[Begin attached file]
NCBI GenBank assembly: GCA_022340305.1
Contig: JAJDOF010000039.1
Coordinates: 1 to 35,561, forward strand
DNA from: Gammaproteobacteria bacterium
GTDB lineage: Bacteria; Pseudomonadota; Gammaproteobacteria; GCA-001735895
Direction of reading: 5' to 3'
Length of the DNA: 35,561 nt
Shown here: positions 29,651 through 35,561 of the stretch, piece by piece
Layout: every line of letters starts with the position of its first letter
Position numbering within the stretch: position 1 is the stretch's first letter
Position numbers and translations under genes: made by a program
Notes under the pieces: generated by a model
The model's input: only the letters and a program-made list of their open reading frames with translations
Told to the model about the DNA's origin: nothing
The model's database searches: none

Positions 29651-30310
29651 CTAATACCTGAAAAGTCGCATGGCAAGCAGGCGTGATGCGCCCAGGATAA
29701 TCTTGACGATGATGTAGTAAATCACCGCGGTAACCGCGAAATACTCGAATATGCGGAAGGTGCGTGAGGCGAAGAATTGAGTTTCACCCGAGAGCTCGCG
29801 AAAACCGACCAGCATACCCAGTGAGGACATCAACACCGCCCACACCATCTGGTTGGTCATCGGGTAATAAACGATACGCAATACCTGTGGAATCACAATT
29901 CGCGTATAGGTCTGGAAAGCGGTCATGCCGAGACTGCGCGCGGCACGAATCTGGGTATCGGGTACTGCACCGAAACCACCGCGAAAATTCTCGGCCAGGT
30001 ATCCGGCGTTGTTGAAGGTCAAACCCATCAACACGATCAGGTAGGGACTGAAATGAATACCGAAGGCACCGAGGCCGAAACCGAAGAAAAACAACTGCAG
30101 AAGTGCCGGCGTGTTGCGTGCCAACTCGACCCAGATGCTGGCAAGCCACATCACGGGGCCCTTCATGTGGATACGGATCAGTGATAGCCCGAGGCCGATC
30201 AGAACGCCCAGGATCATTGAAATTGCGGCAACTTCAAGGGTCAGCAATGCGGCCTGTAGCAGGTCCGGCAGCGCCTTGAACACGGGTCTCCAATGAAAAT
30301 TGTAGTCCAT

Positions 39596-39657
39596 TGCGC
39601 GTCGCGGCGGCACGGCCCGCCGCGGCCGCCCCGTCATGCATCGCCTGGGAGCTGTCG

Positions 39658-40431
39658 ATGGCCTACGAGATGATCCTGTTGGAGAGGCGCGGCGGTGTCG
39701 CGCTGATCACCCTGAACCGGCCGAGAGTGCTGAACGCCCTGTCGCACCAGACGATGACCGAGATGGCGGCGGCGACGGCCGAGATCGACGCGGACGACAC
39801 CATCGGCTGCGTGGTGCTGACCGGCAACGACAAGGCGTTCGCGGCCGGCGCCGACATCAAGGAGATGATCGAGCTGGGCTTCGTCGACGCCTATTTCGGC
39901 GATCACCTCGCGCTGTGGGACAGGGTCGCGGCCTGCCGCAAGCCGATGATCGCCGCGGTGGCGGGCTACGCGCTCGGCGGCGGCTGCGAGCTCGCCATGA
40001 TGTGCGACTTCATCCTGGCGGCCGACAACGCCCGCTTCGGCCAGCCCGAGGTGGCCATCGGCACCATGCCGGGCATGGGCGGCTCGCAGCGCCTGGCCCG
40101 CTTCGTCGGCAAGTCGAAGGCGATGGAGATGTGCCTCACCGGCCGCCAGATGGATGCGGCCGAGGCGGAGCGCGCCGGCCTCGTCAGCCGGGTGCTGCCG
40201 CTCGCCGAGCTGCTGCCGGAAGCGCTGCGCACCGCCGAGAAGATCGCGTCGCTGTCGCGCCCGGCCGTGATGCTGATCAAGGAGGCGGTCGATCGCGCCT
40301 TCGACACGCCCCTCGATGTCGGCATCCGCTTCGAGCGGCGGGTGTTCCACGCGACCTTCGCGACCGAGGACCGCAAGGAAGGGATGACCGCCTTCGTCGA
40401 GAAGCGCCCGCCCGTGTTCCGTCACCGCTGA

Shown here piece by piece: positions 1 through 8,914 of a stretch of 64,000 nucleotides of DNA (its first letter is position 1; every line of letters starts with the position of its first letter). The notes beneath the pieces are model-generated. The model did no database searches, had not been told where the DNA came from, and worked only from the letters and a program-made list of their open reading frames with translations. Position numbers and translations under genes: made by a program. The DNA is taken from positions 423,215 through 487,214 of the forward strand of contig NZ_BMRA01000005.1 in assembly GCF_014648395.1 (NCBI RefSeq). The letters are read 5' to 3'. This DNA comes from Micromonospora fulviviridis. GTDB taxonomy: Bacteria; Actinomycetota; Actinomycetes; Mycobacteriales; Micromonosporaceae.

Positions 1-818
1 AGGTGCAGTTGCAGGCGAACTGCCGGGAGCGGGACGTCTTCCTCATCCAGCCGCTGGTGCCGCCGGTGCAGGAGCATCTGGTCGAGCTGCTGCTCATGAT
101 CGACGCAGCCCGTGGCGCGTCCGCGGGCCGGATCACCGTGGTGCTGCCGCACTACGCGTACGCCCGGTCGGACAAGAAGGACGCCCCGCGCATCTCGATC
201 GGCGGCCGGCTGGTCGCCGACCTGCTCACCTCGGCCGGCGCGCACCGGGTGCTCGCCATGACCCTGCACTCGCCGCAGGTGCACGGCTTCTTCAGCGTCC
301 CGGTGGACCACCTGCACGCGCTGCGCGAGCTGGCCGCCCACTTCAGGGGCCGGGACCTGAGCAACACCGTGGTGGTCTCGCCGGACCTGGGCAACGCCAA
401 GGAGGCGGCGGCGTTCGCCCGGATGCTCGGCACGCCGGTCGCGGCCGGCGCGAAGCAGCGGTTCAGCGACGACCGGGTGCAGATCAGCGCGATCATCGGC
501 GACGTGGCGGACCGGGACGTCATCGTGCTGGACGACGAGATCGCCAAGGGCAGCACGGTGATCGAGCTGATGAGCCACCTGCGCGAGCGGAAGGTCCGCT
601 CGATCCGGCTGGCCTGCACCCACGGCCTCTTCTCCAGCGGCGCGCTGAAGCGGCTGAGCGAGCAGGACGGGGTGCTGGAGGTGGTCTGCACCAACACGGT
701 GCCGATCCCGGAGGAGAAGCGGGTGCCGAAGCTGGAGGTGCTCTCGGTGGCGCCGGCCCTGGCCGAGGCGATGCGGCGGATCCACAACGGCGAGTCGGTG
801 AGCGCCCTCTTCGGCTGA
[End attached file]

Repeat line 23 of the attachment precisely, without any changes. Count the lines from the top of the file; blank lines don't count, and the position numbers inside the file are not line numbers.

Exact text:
30201 AGAACGCCCAGGATCATTGAAATTGCGGCAACTTCAAGGGTCAGCAATGCGGCCTGTAGCAGGTCCGGCAGCGCCTTGAACACGGGTCTCCAATGAAAAT